All About the Beautiful and Rare Spessartite Garnet All Entries
The garnet is surrounded by mythology and reverence. It has shown up in multiple religious texts including the Bible and the Koran. During the Crusades, the Christians wore garnets set in their armor, believing that the gems would protect them in battle. The Vikings believed that garnets would light the way to Valhalla.
There are many different types of garnets in the world, each more beautiful than the last. Their composition affects their coloring, making each type unique. One of the most beautiful and rare varieties is the spessartite or spessartine stone. The stone is so scarce that it is hardly ever used in jewelry nowadays.
The Origin of Spessartite
The first deposit of spessartine was found in the mid-1800s in Germany’s Spessart Mountains. The newly discovered orange-colored stone was then named after the place where it was found. In 1903, a major deposit of spessartine was discovered in The Little Three Mining Area in Ramona, California.
Spessartite stones are typically found in granite, metamorphic rocks, and felsic lava deposits. It has been mined in Tanzania, central India, and Madagascar, as well as other areas of the United States, like Colorado and Nevada.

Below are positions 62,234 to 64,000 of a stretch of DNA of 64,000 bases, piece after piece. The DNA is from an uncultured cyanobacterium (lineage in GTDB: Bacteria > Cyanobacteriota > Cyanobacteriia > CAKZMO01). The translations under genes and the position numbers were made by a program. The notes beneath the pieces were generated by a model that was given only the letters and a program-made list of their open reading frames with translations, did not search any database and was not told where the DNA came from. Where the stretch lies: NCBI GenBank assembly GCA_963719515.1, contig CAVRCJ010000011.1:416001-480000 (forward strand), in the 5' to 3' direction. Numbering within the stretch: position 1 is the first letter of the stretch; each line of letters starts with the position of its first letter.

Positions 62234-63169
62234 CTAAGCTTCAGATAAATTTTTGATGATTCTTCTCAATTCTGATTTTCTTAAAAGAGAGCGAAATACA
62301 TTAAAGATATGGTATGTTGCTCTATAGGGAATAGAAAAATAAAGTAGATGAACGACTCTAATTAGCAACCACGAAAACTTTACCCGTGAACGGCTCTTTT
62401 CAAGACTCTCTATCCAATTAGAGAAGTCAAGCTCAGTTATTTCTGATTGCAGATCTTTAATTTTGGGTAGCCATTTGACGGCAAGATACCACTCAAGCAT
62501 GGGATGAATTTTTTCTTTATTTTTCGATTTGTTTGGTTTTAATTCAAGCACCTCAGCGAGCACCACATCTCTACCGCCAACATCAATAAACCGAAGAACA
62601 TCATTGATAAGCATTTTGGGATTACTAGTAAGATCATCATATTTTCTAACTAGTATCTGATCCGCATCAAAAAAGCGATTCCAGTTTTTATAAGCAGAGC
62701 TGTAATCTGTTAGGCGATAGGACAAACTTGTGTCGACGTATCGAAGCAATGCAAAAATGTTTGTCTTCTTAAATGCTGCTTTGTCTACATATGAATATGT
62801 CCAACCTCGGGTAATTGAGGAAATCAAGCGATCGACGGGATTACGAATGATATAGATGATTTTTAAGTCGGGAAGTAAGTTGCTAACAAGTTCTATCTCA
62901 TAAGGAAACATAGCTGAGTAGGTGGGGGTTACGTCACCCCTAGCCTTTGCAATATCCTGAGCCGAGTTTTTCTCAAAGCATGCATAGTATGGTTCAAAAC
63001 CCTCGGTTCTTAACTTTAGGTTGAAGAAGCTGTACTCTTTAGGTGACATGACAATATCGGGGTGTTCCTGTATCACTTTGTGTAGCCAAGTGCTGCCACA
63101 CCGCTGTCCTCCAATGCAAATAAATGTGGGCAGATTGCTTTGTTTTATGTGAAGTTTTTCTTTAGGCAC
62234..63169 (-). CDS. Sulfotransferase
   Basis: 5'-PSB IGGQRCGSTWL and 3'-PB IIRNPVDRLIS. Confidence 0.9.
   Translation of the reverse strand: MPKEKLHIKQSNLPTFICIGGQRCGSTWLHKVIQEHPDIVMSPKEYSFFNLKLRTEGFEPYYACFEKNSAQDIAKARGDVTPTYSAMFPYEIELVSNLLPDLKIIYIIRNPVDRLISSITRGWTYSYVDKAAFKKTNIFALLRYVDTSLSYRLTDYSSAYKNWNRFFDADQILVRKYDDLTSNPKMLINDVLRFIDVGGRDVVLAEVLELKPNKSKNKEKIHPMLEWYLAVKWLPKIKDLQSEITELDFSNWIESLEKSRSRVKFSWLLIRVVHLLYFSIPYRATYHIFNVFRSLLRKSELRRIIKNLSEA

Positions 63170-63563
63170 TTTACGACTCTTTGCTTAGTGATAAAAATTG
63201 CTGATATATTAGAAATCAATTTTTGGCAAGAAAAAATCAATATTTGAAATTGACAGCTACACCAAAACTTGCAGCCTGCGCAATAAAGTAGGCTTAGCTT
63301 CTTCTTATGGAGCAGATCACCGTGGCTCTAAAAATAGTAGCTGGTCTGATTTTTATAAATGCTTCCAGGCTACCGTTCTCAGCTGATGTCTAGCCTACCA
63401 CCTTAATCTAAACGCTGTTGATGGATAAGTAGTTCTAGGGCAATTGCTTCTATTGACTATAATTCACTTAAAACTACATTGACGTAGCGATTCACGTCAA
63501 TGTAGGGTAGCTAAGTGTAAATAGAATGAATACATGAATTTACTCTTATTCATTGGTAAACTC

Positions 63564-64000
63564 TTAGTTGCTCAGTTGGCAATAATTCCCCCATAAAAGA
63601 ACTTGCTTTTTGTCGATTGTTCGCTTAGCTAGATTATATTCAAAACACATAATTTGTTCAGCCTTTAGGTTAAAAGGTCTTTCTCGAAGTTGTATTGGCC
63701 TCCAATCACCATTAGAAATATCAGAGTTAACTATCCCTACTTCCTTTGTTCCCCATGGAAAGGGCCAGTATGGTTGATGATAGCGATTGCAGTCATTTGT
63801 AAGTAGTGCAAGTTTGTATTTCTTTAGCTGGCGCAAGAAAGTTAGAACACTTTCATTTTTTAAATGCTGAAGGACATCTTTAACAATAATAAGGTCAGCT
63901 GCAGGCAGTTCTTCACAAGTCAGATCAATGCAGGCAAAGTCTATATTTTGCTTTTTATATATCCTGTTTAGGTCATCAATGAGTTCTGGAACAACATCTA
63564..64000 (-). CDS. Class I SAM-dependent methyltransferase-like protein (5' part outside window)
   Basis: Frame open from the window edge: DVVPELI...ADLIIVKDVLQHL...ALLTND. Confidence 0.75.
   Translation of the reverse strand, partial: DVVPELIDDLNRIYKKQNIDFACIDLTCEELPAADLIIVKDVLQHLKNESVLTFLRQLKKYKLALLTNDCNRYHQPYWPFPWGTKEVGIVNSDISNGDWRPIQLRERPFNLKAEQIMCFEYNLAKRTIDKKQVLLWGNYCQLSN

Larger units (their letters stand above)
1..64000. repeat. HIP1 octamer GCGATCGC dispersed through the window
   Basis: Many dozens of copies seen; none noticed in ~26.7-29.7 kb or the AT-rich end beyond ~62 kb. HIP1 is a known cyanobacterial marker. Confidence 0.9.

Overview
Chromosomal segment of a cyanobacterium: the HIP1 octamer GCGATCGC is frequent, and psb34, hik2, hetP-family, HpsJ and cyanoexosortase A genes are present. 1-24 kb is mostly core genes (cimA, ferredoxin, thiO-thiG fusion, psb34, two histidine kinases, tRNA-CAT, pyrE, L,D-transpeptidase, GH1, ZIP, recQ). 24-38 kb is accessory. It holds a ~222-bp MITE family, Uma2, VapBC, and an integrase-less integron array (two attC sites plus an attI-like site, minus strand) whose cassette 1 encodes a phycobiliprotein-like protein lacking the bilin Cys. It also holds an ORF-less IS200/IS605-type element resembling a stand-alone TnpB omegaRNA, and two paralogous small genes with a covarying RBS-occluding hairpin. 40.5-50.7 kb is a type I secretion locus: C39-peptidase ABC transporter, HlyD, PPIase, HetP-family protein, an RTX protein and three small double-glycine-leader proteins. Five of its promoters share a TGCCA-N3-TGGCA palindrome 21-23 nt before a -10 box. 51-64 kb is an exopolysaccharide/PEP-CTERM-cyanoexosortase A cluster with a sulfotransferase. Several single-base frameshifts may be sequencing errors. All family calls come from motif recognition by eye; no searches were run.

Colors of Spessartite
Spessartite stones are easily recognizable by their bright orange hues, but they do come in other colors as well. The Greeks and Romans discovered cinnamon-hued ones. Pinkish and yellowish-orange stones have been mined in Tanzania, while orange-yellow ones have been found in Madagascar.
Like other varieties of garnets, spessartite stones can be damaged when they are exposed to drastic changes in temperatures. Performing steam treatments and ultrasounds on the gems should be avoided.
Famous Spessartite Stones
A rough 62-carat spessartite stone was mined from The Little Three area and cut down to a 27.3-carat cushion cut stone. The stone was set into a statue and surrounded with more gems. The piece, which was named The Light of Ramona, was designed by Kim Knox and constructed by artists Alan F Hovey and Zane A Gillum.
A nearly 20-carat spessartite stone was discovered by miners in Zambia. Its yellowish-orange hue is so intense and one-of-a-kind that it was placed on display at the National Gem Collection at the Smithsonian Institution.
If you have any spessartite jewelry that you’re thinking of selling or having appraised, reach out to Ralph Mueller and Associates. Our knowledgable staff would love to talk to you about your options and help you with your appraisal. We have a lab on-site and keep up-to-date with current prices. Contact us today or give us a call at 480.949.9299.